Sunday, March 2, 2008

Sea energy

SOMETHING unusual is swimming in the sea near the United States Virgin Islands. It has been there since December, slowly criss-crossing the 65km between St Croix and St Thomas, periodically surfacing and then diving back down again to depths of 4,000 metres. It is likely to keep this up for another three or four months. It is not some strange aquatic creature, but a new robotic underwater vehicle that could revolutionise the way oceans are studied. - The Economist
This interesting little machine is called a Slocum, "after Joshua Slocum, who in 1898 was the first person to sail single-handedly around the world." It's pretty cool this entire machine is driven by mechanical energy produced by oil, wax, compressed air, and buoyancy. The change in temperature of the water causes the wax and oil to affect the buoyancy of the machine, which allows it do either dive or rise. The Slocum does use a little bit of battery power, but it is very minimal since it does not carry any passengers.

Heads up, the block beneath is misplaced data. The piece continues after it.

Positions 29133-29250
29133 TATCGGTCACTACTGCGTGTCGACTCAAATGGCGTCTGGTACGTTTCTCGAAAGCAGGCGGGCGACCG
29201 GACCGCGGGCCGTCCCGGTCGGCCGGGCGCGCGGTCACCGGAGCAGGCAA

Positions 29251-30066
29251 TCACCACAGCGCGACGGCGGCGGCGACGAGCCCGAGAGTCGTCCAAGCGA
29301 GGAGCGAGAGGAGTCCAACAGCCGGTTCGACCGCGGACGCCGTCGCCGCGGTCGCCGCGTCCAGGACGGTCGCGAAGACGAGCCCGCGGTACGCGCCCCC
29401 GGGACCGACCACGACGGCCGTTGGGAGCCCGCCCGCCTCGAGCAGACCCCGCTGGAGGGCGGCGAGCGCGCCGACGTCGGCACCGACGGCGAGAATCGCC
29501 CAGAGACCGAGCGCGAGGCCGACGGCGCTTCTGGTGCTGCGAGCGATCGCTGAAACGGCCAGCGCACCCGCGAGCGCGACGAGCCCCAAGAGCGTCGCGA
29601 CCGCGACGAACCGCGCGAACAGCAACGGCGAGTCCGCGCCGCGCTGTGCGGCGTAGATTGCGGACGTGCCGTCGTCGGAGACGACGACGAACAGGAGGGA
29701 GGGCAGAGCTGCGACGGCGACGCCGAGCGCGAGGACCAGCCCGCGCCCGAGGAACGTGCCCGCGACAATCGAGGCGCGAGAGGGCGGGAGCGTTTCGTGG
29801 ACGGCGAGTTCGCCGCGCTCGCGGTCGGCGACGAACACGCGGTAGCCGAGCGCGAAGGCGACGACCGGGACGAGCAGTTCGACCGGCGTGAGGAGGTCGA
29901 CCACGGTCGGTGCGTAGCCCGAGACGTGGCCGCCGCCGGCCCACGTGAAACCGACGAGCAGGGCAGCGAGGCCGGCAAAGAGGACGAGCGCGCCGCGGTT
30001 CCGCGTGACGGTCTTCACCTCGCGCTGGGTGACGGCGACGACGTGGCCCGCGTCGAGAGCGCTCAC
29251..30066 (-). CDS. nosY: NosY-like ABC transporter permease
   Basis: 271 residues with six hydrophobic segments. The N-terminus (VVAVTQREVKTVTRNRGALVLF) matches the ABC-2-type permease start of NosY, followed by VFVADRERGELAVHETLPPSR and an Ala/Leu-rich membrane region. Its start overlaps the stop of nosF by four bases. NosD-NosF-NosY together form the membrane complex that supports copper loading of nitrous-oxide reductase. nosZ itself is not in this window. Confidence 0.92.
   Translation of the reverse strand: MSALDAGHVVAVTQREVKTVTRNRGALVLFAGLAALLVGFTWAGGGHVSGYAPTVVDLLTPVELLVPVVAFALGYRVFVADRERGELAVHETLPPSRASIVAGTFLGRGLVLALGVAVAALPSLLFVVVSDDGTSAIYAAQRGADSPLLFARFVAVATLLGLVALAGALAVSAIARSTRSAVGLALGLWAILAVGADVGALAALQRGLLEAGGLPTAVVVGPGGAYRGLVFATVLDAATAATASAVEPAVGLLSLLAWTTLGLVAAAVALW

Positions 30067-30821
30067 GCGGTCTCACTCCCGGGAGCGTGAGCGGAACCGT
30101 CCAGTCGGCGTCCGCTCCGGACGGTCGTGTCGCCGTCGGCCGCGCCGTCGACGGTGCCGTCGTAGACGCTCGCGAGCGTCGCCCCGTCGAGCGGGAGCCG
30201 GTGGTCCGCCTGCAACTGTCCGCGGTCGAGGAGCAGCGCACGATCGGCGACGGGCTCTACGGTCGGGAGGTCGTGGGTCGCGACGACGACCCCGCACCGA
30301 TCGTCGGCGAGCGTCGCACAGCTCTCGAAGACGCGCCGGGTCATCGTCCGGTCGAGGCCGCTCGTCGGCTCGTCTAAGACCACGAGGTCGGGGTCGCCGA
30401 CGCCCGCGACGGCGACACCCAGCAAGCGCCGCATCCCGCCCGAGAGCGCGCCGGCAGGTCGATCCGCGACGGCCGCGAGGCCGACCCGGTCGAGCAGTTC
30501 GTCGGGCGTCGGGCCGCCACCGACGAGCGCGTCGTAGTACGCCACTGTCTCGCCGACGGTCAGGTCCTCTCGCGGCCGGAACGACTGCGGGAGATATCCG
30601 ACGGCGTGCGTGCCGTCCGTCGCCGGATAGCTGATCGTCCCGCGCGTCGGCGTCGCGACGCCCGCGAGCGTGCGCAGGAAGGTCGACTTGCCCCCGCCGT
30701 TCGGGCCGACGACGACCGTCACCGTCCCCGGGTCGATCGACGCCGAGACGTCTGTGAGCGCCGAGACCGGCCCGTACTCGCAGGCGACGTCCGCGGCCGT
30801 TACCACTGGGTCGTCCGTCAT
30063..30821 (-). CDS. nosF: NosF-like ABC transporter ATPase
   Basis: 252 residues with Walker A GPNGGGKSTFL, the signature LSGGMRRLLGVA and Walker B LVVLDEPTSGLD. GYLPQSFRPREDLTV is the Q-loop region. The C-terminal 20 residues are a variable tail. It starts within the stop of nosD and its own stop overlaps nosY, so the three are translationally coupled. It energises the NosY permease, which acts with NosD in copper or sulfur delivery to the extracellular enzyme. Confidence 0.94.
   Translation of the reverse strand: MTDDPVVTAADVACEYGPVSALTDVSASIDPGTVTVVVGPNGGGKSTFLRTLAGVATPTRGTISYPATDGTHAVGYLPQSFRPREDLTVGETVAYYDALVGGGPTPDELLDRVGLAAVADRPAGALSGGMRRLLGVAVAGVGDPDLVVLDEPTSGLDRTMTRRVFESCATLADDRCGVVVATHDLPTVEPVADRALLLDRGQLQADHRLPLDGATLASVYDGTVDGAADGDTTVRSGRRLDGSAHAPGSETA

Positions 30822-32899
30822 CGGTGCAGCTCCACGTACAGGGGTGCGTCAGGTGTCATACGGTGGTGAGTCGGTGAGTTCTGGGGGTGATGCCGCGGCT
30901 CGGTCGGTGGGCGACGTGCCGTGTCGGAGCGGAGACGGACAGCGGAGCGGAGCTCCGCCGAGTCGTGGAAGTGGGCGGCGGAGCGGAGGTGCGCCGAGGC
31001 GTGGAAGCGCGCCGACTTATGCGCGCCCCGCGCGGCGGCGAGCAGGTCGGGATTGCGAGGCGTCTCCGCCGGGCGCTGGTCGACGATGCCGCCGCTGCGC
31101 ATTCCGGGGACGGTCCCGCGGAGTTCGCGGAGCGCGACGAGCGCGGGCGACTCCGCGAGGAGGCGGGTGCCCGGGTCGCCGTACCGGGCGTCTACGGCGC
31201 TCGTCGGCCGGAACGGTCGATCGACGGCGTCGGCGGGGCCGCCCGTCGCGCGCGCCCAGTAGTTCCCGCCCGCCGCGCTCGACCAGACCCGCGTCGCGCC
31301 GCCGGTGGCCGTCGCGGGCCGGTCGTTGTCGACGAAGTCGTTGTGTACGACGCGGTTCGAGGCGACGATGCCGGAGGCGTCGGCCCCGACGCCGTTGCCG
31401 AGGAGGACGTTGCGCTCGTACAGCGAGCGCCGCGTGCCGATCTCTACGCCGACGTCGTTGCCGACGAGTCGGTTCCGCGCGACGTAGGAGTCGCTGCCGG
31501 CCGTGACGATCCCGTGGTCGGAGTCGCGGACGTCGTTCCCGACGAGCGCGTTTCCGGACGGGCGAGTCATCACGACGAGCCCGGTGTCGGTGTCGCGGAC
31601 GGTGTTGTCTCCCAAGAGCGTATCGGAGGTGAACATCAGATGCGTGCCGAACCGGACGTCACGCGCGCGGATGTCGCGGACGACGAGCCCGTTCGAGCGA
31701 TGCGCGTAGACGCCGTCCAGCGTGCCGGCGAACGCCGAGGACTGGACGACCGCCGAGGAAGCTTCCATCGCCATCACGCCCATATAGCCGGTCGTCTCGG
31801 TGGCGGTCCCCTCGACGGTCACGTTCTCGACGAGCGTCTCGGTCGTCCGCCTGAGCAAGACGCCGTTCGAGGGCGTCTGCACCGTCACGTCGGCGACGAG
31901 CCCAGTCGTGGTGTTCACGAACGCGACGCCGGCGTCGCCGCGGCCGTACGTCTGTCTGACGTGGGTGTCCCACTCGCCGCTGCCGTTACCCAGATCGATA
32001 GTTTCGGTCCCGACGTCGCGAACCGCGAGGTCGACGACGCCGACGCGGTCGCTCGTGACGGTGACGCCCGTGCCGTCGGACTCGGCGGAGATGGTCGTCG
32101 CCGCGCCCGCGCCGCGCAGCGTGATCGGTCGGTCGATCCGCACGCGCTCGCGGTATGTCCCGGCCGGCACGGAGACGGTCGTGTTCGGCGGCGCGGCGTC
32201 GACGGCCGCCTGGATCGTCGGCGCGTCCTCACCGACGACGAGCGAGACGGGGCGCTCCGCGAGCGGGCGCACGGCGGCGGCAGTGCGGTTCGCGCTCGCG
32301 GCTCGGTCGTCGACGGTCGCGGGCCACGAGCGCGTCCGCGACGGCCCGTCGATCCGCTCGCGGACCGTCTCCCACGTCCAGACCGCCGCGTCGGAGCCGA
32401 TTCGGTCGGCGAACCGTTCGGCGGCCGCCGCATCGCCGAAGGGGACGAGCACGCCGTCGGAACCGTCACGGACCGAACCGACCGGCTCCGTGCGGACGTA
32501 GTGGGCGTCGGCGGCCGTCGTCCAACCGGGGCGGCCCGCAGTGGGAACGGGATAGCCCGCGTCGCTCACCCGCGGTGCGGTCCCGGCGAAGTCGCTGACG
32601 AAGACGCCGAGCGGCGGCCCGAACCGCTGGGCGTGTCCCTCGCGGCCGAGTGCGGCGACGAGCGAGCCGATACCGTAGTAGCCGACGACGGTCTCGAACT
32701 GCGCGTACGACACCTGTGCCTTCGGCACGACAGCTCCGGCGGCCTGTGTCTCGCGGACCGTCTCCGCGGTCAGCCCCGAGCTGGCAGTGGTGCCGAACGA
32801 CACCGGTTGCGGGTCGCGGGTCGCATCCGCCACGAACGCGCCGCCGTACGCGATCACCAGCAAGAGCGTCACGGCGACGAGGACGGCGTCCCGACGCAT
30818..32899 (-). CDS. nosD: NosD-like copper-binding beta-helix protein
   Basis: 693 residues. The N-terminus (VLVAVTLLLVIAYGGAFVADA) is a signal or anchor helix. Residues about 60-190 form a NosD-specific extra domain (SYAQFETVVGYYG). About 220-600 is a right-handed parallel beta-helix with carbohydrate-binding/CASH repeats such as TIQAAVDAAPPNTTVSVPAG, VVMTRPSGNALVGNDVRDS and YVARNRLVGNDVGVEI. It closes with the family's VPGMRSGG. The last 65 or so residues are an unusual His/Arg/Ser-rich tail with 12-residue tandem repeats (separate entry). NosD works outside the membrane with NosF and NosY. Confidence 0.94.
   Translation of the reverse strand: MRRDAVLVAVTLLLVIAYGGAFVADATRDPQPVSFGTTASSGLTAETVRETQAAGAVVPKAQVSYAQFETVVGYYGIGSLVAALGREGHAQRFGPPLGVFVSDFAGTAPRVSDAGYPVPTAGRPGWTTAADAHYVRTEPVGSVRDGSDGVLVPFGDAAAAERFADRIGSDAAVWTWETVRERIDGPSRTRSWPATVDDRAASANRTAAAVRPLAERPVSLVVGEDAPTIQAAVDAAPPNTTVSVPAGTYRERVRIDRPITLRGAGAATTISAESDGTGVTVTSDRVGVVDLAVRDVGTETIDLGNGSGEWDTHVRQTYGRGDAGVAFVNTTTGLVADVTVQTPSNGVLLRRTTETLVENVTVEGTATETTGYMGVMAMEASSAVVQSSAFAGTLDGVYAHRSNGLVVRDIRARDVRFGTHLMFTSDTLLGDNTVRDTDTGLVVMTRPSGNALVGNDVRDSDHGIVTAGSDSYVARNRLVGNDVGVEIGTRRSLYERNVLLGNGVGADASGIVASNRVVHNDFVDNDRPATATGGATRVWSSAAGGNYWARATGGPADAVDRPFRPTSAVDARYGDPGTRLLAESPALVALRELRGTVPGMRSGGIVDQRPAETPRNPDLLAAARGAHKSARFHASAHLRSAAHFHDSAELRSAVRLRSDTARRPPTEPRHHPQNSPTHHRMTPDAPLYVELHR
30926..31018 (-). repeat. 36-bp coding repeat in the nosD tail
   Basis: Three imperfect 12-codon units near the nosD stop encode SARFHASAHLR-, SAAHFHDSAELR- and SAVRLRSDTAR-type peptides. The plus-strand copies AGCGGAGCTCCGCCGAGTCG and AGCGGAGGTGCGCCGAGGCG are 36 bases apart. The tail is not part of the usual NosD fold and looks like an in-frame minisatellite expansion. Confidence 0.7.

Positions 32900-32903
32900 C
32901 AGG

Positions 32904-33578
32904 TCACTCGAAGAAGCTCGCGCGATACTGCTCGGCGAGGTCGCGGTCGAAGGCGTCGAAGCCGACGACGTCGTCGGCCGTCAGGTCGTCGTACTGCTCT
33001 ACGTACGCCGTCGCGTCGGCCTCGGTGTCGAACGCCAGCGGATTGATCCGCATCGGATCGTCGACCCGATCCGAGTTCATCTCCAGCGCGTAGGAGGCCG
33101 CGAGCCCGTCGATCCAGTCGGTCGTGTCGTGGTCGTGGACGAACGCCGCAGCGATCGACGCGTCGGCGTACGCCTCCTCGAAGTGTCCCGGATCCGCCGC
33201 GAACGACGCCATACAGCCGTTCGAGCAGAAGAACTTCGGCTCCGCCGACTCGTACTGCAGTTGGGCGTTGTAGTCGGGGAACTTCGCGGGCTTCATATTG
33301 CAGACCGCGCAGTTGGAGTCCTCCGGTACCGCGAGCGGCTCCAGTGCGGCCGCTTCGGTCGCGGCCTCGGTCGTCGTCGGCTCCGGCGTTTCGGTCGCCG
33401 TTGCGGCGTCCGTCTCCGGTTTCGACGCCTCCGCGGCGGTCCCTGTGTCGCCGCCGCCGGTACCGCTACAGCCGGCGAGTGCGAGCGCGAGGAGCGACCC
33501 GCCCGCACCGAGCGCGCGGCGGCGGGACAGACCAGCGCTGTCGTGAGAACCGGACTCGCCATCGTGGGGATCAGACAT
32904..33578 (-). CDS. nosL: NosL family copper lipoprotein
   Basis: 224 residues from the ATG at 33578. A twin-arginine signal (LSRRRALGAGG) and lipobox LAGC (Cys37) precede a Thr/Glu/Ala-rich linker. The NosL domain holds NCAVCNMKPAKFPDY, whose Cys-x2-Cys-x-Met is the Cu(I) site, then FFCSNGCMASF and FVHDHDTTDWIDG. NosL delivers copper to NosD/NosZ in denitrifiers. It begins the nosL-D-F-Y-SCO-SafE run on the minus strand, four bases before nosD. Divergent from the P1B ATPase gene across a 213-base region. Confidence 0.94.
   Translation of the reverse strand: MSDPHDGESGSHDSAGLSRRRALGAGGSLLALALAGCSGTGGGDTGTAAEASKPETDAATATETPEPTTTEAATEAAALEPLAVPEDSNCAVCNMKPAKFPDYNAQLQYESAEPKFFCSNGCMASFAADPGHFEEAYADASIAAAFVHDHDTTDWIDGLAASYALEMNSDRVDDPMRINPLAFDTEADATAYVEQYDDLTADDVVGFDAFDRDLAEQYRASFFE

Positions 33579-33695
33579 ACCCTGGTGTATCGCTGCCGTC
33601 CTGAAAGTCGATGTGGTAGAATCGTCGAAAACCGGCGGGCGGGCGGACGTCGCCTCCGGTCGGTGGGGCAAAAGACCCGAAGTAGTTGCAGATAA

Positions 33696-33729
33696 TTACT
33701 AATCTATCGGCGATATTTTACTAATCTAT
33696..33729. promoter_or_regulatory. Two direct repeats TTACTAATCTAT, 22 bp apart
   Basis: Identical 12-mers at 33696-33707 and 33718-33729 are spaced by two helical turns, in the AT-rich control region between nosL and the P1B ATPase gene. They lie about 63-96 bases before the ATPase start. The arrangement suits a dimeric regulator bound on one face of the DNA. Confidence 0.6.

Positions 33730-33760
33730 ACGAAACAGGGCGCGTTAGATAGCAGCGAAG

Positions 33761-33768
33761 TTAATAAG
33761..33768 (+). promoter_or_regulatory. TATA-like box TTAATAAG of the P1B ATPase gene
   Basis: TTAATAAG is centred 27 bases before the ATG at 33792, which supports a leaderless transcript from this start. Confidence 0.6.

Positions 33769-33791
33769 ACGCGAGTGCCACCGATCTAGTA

This idea has been around since 1980, but this is the first time it is expected to travel for 2-3 years. The Slocum measures the salinity and many other things from the water, which may be useful to determine the effect of Global Warming on the ocean.

I believe Dr. Webber had mentioned something about the temperature difference in the water and how we could possibly use that temperature change to make energy. Although this idea has been around for almost thirty years, maybe this is the first step to development of new technology in that direction.

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